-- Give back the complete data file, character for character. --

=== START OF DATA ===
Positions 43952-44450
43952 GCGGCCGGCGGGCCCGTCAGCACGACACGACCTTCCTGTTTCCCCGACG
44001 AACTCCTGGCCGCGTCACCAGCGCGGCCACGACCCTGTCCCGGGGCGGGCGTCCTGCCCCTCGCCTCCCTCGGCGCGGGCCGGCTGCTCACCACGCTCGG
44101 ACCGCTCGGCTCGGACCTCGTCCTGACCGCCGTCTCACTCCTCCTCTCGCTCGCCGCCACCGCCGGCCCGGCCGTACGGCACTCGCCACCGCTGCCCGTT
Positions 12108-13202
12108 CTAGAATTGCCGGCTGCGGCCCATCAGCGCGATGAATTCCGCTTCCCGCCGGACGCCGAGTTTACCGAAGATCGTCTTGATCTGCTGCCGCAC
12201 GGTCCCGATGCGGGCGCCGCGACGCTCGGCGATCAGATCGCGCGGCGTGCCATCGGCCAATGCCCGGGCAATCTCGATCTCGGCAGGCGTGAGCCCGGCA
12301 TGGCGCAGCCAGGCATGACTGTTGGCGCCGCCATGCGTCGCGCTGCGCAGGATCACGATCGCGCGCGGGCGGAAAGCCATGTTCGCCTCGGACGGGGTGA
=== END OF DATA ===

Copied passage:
Positions 43952-44450
43952 GCGGCCGGCGGGCCCGTCAGCACGACACGACCTTCCTGTTTCCCCGACG
44001 AACTCCTGGCCGCGTCACCAGCGCGGCCACGACCCTGTCCCGGGGCGGGCGTCCTGCCCCTCGCCTCCCTCGGCGCGGGCCGGCTGCTCACCACGCTCGG
44101 ACCGCTCGGCTCGGACCTCGTCCTGACCGCCGTCTCACTCCTCCTCTCGCTCGCCGCCACCGCCGGCCCGGCCGTACGGCACTCGCCACCGCTGCCCGTT
Positions 12108-13202
12108 CTAGAATTGCCGGCTGCGGCCCATCAGCGCGATGAATTCCGCTTCCCGCCGGACGCCGAGTTTACCGAAGATCGTCTTGATCTGCTGCCGCAC
12201 GGTCCCGATGCGGGCGCCGCGACGCTCGGCGATCAGATCGCGCGGCGTGCCATCGGCCAATGCCCGGGCAATCTCGATCTCGGCAGGCGTGAGCCCGGCA
12301 TGGCGCAGCCAGGCATGACTGTTGGCGCCGCCATGCGTCGCGCTGCGCAGGATCACGATCGCGCGCGGGCGGAAAGCCATGTTCGCCTCGGACGGGGTGA